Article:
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Wrinkles Measure Thin Films
Aug 2007
AMHERST, Mass., Aug. 6, 2007 -- A simple new experiment yields important information about the mechanical properties of thin films -- nanoscopically thin layers of material that are deposited onto a metal, ceramic or semiconductor base -- and this inexpensive way to measure material properties could impact industries such as biomedicine and nanoelectronics.

The research was performed at the University of Massachusetts at Amherst Materials Research Science and Engineering Center. Jiangshui Huang, Megan Juszkiewicz, Narayanan Menon, Wim de Jeu, Todd Emrick and Thomas Russell of UMass Amherst collaborated on the work with scientists from the Institute for Atomic and Molecular Physics in the Netherlands and the Universidad de Santiago in Chile.

The researchers said the findings impact a broad range of scientific disciplines and applications, from cosmetics to coatings, to micro- and nanoelectronics. Understanding the mechanical properties of thin films is essential to their performance and optimization.

Until now, determining the mechanical properties of these thin films was either an expensive and time-consuming endeavor, requiring powerful microscopes to view the films, or scientists examined composite structures and made uncertain assumptions. This new research will give scientists a simple way to access the material properties of most thin films, the team members said.
A starburst of wrinkles form in a thin-film material when a drop of water is placed on the film as it floats in water. These simple experiments, done with a pool of water in a Petri dish and a low-magnification microscope, give researchers insight into whether the material properties of ultrathin films differ from their properties in bulk quantities. (Image courtesy Jiangshui Huan, University of Massachusetts, Amherst)
"As we delve more into the nanotechnology, it becomes increasingly important to know if the material properties of ultrathin films differ from their properties in the bulk," said Russell, a program director in the Polymer Science and Engineering Department. "Every day we see examples where a material's dimensions can change its properties. Aluminum foil is flexible, whereas a bar of aluminum is not. But what happens when a film's thickness approaches molecular dimensions? These experiments give us a simple, inexpensive way to measure mechanical properties of films that are only tens of nanometers thick."

Russell and his colleagues use a low-power optical microscope to observe what happens when they place a tiny drop of water on a thin film of polystyrene -- a polymer typically used in hard plastics -- as it floats in a Petri dish of water. The "capillary tension" of the drop of water produces a starburst of wrinkles in the film, which they recorded with a digital camera. The number and length of the wrinkles are determined by the elasticity and thickness of the film. 

In some other materials studied, the wrinkles in the ultrathin polymer films vanished with time, unlike the skin of a dried fruit or the crumpled hood of a car after an accident. This vanishing provides insight into the relaxation process of an ultrathin film by yielding information on the way polymer chains move in the highly confined geometry.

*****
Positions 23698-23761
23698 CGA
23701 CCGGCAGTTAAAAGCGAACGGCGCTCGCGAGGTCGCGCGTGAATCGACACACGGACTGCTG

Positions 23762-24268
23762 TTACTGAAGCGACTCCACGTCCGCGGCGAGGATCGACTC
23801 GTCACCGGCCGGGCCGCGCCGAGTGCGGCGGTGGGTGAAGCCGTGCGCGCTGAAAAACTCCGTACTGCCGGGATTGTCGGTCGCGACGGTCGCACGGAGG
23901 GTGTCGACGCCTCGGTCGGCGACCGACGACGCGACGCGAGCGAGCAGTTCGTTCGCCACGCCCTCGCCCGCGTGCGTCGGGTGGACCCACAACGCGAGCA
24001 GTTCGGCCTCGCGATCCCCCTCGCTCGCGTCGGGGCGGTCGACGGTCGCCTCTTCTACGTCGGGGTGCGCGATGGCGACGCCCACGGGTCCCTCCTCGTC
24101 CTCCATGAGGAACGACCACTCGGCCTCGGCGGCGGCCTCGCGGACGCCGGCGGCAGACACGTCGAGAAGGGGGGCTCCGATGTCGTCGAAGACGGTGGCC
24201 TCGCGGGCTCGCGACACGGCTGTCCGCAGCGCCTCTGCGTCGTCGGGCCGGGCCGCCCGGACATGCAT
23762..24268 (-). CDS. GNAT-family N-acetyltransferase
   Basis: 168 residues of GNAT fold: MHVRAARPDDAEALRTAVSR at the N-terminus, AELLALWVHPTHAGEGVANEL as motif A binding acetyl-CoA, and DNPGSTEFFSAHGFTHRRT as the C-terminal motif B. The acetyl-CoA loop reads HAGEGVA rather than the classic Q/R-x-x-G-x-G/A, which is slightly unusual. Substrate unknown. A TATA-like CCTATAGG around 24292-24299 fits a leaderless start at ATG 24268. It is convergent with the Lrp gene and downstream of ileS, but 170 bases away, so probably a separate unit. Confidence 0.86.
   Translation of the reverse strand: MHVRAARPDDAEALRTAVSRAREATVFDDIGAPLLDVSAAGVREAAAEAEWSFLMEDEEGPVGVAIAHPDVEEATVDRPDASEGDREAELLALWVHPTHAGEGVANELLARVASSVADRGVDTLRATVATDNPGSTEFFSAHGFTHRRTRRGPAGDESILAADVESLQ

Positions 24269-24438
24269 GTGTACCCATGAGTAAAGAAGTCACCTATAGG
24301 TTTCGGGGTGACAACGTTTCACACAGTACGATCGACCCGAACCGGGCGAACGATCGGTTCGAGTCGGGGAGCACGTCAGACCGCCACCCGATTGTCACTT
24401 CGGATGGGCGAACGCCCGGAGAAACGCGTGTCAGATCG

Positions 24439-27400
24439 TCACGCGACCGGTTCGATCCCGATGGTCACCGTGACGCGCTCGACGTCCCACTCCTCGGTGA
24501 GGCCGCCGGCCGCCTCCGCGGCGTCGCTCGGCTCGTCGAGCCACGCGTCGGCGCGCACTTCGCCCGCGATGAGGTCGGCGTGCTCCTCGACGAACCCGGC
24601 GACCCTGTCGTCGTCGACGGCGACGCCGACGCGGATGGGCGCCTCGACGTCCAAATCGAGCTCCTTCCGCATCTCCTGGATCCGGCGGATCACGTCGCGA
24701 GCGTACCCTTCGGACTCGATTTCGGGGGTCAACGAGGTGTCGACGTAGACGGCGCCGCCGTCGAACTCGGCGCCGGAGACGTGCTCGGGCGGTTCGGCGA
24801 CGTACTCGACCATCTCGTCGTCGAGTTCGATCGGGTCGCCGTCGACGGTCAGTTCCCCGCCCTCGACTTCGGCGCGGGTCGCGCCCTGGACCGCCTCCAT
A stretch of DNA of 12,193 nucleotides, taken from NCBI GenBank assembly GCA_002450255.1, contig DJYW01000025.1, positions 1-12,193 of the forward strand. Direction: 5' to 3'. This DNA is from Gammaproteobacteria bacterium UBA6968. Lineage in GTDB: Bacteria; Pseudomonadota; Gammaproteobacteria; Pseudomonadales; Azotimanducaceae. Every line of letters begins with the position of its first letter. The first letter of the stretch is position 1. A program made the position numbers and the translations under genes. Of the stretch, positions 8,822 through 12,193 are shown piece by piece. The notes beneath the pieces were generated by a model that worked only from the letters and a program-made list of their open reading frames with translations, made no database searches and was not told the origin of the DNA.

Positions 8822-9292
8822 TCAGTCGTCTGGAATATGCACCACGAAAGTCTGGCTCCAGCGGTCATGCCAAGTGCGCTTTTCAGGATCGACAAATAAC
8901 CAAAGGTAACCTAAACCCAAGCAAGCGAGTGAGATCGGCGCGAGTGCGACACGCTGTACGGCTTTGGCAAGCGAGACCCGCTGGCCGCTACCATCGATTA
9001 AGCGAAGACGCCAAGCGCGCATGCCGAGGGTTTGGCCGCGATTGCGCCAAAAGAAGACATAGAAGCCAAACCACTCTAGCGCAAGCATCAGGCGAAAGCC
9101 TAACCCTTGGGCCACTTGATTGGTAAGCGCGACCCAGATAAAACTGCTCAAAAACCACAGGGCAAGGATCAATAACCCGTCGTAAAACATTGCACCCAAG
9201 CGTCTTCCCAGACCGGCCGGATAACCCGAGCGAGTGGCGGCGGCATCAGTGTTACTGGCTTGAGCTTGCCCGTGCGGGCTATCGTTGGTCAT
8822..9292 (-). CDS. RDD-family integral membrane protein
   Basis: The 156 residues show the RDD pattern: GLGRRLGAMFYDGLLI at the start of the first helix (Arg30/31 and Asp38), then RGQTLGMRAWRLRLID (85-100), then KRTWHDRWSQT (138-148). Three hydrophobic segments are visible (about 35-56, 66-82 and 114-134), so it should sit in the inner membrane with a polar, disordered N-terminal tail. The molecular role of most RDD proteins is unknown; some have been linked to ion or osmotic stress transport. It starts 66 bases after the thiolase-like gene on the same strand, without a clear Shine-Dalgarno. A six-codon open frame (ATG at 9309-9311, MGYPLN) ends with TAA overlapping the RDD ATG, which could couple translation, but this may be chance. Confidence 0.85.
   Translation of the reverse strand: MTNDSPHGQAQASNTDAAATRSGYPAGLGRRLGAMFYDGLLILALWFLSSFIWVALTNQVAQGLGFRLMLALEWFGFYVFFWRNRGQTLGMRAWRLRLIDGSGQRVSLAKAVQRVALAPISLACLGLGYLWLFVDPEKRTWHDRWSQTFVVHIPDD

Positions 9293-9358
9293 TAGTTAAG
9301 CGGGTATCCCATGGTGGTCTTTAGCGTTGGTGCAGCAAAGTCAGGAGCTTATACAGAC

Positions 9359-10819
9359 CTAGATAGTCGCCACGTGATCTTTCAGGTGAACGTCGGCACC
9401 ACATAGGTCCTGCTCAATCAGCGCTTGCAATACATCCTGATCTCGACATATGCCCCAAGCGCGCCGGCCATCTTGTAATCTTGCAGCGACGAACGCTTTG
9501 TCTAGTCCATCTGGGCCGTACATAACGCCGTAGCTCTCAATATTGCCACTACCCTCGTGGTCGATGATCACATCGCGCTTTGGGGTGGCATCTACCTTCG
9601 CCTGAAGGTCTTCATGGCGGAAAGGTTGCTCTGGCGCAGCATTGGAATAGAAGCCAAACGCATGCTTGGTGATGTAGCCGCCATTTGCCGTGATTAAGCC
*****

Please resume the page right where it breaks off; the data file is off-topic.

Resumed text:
"These experiments give us a simple, inexpensive way to access the properties of such nanoscopically thin films that can be several tens of nanometers thick," said Menon.

The work is "very simple and very fundamental," said team member Emrick. "Yet it has implications the materials community will find very interesting. Polymer films are used worldwide under conditions where they withstand force and respond to it -- understanding this response is key to improving materials that span a broad range of applications from biomedical to cosmetic, and many others."

The research was funded by the National Science Foundation and appears in the Aug. 3 issue of the journal Science. For more information, visit:

The use of atoms, molecules and molecular-scale structures to enhance existing technology and develop new materials and devices. The goal of this technology is to manipulate atomic and molecular particles to create devices that are thousands of times smaller and faster than those of the current microtechnologies.
The technology of generating and harnessing light and other forms of radiant energy whose quantum unit is the photon. The science includes light emission, transmission, deflection, amplification and detection by optical components and instruments, lasers and other light sources, fiber optics, electro-optical instrumentation, related hardware and electronics, and sophisticated systems. The range of applications of photonics extends from energy generation to detection to communications and...
A material whose molecular structure consists of long chains made up by the repetition of many (usually thousands) of similar groups of atoms.
A plastic used in molded optical components. Styrene elements can be combined with acrylic elements to produce achromatic lenses.
Basic ScienceBiophotonicscapillary tensioncoatingsfilmMicroscopynanonanoelectronicsnanotechnologyNews & Featuresoptical microscopephotonicspolymerpolystyrenethin filmsthin-filmThomas RussellUMasswrinkle

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